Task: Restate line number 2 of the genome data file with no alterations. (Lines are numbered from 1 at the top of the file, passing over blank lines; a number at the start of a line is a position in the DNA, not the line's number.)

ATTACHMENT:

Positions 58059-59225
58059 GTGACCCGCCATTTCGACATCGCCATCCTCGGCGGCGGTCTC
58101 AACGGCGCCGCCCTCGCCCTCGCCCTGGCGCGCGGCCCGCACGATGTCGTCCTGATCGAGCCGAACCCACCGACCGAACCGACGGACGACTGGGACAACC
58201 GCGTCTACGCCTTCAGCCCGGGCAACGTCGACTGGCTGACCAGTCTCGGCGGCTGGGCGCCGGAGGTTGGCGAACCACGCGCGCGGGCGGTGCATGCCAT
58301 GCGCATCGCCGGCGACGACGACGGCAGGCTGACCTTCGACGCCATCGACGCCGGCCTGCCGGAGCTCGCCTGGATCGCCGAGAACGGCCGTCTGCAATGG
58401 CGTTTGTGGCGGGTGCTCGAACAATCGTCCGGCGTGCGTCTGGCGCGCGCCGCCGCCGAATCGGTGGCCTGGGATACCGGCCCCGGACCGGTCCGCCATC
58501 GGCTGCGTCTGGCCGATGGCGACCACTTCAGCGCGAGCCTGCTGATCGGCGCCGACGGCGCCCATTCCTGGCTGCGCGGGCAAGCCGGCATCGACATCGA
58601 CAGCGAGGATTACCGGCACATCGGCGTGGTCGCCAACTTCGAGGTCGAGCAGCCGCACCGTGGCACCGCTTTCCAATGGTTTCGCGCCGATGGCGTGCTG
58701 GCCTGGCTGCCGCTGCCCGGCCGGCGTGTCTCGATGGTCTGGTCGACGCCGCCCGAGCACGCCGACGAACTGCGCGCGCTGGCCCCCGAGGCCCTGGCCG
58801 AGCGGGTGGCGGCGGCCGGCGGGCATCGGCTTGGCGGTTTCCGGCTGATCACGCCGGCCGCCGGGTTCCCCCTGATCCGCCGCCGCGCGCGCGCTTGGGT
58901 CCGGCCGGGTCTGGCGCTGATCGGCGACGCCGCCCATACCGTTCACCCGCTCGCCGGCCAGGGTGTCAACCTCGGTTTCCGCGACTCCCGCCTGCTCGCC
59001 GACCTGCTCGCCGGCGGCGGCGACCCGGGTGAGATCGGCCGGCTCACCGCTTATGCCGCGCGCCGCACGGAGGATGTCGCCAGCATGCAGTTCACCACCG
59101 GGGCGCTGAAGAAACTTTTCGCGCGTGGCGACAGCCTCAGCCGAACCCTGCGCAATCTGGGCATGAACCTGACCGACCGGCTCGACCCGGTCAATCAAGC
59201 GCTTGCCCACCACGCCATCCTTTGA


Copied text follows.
58059 GTGACCCGCCATTTCGACATCGCCATCCTCGGCGGCGGTCTC